Ukraine rebel regions vote in ballot that West calls bogus

MINSK, Belarus (AP) — Residents of the eastern Ukraine regions controlled by Russia-backed separatist rebels voted Sunday for local governments in elections denounced by Kiev and the West.

The elections were to choose heads of government and legislature members in the self-proclaimed Donetsk and Luhansk People's Republics, where separatists have fought Ukrainian forces since the spring of 2014 in a war that has killed more than 10,000 people.

Although a 2015 accord on ending the war calls for local elections in Donetsk and Luhansk, critics including Ukraine's president, the U.S. and the European Union say the vote is illegitimate because it is conducted where Ukraine has no control.

But the separatists say the vote is a key step toward establishing full-fledged democracy in the regions.

"It's another exam for the civic position, political position for the whole Donetsk Republic," said Denis Pushilin, who became acting head of the Donetsk separatist regime since predecessor Alexander Zakharchenko was killed in a restaurant bombing in August.

His Luhansk counterpart, Leonid Pasechnik, said Sunday that "we are a free republic, a free country" and denied that the voting was being held contrary to the 2015 agreement signed in Minsk.

The leaders of Germany and France, which helped negotiate that accord, dismissed "the illegal and illegitimate elections ... held today despite numerous appeals by the international community."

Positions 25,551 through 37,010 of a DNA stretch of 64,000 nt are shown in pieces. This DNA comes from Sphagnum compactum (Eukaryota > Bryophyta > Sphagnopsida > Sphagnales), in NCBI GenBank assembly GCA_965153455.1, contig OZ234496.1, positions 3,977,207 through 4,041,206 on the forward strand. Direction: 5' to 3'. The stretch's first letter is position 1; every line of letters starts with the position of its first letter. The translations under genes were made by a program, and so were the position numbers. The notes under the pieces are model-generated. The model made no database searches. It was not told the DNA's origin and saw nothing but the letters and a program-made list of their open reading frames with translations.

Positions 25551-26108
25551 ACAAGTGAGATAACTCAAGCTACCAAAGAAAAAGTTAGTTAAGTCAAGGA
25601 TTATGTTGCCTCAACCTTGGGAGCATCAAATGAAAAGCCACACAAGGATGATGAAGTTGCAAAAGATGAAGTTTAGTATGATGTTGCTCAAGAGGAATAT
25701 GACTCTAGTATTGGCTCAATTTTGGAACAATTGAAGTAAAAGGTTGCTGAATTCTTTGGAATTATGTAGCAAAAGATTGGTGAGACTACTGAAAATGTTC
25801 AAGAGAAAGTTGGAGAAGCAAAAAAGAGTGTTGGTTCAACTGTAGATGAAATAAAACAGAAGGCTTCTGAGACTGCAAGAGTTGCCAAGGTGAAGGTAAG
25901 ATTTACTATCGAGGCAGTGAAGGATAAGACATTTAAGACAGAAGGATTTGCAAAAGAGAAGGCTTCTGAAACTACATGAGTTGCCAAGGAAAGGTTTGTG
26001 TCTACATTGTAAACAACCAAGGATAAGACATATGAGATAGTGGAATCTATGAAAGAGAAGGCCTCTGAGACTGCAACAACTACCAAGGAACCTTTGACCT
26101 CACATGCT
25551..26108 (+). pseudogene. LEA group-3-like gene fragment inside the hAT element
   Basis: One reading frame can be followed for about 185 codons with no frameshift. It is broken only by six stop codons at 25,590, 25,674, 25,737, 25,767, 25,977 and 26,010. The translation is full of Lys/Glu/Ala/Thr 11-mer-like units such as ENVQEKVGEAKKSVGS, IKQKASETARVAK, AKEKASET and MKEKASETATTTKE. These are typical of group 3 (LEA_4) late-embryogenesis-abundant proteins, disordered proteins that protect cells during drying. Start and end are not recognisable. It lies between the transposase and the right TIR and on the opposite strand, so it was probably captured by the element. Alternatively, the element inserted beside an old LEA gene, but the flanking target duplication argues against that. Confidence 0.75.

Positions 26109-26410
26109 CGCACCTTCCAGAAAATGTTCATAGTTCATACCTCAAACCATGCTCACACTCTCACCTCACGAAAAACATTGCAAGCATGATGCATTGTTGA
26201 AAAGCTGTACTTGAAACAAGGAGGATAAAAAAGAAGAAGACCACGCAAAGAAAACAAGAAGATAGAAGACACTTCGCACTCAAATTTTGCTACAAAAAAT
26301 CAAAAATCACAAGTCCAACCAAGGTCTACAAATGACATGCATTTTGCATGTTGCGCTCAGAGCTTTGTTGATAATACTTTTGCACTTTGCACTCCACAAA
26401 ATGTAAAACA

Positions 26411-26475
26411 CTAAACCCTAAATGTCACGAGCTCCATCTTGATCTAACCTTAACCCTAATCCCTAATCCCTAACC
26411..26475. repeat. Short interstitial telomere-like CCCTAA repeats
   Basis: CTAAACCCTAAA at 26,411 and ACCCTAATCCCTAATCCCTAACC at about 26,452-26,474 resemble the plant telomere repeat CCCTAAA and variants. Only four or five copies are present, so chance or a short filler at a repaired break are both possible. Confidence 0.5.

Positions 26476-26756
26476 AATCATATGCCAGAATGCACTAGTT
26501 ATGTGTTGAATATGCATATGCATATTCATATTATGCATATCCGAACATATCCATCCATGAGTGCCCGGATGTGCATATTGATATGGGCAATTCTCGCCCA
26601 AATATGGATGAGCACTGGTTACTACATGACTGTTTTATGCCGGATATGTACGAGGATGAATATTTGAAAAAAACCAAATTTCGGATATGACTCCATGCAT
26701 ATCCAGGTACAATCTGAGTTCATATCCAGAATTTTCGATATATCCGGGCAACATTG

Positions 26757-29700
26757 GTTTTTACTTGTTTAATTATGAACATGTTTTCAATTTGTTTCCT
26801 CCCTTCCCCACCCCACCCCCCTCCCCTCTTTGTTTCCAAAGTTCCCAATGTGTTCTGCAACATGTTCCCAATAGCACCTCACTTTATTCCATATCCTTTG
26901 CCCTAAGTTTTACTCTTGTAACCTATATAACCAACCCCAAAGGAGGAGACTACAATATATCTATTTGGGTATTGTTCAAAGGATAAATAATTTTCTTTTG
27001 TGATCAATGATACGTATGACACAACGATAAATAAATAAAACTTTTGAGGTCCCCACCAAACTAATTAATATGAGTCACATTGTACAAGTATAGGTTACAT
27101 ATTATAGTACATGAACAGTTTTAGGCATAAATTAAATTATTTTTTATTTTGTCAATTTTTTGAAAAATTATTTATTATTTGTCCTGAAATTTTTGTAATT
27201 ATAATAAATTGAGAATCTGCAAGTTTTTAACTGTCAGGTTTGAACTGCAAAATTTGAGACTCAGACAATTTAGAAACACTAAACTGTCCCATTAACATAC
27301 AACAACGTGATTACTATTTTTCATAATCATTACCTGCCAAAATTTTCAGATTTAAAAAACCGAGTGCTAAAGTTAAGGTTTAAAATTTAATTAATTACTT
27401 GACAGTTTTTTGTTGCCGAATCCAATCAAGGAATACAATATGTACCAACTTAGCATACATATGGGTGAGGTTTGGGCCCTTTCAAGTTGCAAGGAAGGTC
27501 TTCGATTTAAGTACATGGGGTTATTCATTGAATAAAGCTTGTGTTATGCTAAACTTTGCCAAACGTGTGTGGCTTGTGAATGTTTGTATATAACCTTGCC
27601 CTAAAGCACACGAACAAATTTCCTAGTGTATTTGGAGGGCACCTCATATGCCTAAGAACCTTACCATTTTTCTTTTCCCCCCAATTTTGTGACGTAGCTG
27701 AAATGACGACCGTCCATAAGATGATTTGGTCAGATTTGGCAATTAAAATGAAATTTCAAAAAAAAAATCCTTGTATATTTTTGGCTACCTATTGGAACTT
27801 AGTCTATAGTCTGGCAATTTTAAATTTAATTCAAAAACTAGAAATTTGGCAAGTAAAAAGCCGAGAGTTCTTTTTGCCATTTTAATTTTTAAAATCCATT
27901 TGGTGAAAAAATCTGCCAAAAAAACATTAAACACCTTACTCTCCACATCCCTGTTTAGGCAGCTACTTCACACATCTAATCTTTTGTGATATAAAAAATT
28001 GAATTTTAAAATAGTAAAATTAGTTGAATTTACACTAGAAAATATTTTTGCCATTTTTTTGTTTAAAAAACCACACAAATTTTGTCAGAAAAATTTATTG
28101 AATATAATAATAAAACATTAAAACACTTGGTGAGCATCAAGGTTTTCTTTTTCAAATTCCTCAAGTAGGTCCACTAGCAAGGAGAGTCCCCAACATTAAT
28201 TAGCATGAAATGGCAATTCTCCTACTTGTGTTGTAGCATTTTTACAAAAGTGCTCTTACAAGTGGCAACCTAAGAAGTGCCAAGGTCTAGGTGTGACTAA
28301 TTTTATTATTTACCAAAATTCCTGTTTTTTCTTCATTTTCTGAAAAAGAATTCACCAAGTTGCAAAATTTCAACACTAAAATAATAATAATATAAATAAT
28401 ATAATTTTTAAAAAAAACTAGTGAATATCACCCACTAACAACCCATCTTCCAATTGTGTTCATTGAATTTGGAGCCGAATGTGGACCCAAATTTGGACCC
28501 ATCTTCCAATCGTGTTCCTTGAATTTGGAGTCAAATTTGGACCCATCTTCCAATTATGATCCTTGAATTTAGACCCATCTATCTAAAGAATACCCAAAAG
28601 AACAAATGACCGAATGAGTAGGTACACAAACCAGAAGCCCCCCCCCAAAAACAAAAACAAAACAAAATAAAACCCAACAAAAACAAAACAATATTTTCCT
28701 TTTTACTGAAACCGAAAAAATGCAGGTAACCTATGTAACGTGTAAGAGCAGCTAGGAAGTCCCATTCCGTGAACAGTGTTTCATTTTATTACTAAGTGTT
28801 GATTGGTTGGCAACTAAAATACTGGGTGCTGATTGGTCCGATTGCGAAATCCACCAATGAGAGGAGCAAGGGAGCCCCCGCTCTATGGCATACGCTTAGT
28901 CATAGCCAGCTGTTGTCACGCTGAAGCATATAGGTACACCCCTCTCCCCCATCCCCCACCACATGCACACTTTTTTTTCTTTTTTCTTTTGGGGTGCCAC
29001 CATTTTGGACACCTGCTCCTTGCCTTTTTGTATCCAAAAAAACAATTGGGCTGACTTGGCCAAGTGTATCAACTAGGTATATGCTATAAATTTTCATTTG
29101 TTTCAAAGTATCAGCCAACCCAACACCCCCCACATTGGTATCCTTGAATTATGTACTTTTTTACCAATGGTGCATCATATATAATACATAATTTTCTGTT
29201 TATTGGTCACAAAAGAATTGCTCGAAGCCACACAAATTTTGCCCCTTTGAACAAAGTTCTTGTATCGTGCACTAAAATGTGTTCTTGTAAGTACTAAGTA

"These are elections for entities that have no legitimacy under the Ukrainian constitution," Kurt Volker, the U.S. special envoy for Ukraine, said last week.

"The people in eastern Ukraine will be better off within a unified Ukraine at peace rather than in a second-rate police state run by crooks and thugs, all subsidized by Russian taxpayers," he said Sunday on Twitter.

Both regions reported voter turnout of more than 70 percent as of two hours before the polls closed at 8 p.m. (1700 GMT).

Later Sunday, the spokesman for Ukrainian President Petro Poroshenko said he discussed the elections with German Chancellor Angela Merkel and French President Emmanuel Macron amid ceremonies in Paris commemorating the end of World War I Sunday.

In a statement after the meeting, Merkel and Macron said that holding "so-called" elections undermines Ukraine's territorial integrity and sovereignty of Ukraine, and urged all sides to respect the ceaseefire and release political prisoners.

Germany, France and Ukraine are part of the so-called "Normandy format" countries seeking a resolution to the conflict. Russia is the fourth country in the format, which has not held talks in two years.

Andrei Yermolaev, an analyst at the New Ukraine think-tank in Kiev, said "conducting the elections despite the opinions of Kiev and the West means that the Kremlin completely controls the situation in the region and intends to use this 'frozen conflict' as a lever of pressure on the Ukrainian authorities."


Jim Heintz in Moscow and Frank Jordans in Berlin contributed to this story.